As you move along the wall to the right of my clipboard display, I have a giant whiteboard that I LOVE. As you can see, it's already prepared for the first day of school, with lots of directions for my students to follow as they enter the classroom. On the left of my board I have my behavior chart, which is next to our daily schedule. Our clock has hands that tell the time in 5 minute increments because I hide the digital clock so that they do not rely on that. Under the clock are my daily objectives. Next to the clock is my place value chart. And of course, I have lots of motivational Snoopy and the Peanuts Gang posters hanging around.


Here's my lovely desk area. I will need to add pictures of my super organized area BEHIND my desk because that's worth showing off too. I painted the chair and the stool in the picture above a couple of summers ago. Again, there's lots of Peanuts going on here, but my favorite item in this area is this poster on the front of my desk:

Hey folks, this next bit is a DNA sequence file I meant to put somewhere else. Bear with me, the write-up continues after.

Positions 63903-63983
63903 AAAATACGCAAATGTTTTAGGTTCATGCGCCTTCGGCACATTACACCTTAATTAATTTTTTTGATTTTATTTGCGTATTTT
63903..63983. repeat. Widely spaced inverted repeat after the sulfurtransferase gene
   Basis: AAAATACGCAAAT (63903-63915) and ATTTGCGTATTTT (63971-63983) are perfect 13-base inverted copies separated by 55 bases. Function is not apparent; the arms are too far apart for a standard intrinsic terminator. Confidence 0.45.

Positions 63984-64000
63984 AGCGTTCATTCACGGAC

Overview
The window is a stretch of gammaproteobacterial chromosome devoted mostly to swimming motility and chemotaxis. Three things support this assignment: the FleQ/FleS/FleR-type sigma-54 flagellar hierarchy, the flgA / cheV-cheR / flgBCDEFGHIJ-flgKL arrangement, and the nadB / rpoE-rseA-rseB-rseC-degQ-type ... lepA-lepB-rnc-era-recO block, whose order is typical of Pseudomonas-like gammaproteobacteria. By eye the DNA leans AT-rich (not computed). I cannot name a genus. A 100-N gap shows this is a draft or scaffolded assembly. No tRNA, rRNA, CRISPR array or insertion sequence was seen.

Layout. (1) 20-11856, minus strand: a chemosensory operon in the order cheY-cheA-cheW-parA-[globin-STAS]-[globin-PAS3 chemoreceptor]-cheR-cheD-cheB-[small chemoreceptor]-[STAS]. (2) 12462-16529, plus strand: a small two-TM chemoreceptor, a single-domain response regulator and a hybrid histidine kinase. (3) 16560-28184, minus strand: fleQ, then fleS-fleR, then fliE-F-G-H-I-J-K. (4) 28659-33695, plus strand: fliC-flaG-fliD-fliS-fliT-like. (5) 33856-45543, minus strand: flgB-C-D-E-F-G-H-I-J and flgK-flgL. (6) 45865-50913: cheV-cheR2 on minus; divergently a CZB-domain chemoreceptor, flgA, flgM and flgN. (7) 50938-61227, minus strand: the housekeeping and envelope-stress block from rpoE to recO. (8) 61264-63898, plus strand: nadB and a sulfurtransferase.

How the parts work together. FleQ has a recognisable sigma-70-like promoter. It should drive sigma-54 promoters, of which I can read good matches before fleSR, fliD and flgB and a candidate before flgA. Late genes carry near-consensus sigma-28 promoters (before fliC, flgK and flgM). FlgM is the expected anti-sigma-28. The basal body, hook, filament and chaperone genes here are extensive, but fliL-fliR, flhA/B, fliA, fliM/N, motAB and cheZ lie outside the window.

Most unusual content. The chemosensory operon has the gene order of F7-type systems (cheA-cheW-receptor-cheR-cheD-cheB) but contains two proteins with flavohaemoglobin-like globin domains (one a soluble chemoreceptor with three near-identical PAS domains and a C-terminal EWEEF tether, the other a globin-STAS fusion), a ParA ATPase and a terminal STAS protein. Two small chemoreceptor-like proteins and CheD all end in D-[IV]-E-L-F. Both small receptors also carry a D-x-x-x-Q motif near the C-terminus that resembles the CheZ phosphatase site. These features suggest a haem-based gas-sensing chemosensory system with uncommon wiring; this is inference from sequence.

Don't you just love it?
The green Peanuts chart is the way that we track student compliments (from other teachers in the hallway). They can earn parties when they earn Woodstocks all the way to the top (14 compliments, to be exact).


My classroom library spans along the wall that is filled with windows. I have books organized by genre, and then I use stickers to level each one. The books in the stand all the way to the right (that was a going out of business find I'll cherish forever) are chapter book series. The five ottomans that you see are filled with stuffed animals, as is the white bucket next to the series books. If you think that fifth graders are too old for stuffed animals, think again! They love to play with them and use them as reading buddies. They are very much still kids!